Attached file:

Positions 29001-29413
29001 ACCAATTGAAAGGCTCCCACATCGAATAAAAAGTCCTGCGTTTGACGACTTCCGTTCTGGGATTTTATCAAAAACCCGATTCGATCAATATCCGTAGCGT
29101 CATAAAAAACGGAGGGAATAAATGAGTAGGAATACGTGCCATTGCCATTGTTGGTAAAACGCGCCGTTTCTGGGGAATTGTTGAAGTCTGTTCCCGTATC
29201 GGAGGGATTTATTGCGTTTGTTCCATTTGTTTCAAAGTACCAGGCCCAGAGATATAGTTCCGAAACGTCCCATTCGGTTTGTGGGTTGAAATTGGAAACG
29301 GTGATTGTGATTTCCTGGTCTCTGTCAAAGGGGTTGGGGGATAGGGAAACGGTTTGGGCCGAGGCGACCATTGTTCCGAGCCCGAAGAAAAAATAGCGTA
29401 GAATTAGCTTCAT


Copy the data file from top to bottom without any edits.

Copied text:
Positions 29001-29413
29001 ACCAATTGAAAGGCTCCCACATCGAATAAAAAGTCCTGCGTTTGACGACTTCCGTTCTGGGATTTTATCAAAAACCCGATTCGATCAATATCCGTAGCGT
29101 CATAAAAAACGGAGGGAATAAATGAGTAGGAATACGTGCCATTGCCATTGTTGGTAAAACGCGCCGTTTCTGGGGAATTGTTGAAGTCTGTTCCCGTATC
29201 GGAGGGATTTATTGCGTTTGTTCCATTTGTTTCAAAGTACCAGGCCCAGAGATATAGTTCCGAAACGTCCCATTCGGTTTGTGGGTTGAAATTGGAAACG
29301 GTGATTGTGATTTCCTGGTCTCTGTCAAAGGGGTTGGGGGATAGGGAAACGGTTTGGGCCGAGGCGACCATTGTTCCGAGCCCGAAGAAAAAATAGCGTA
29401 GAATTAGCTTCAT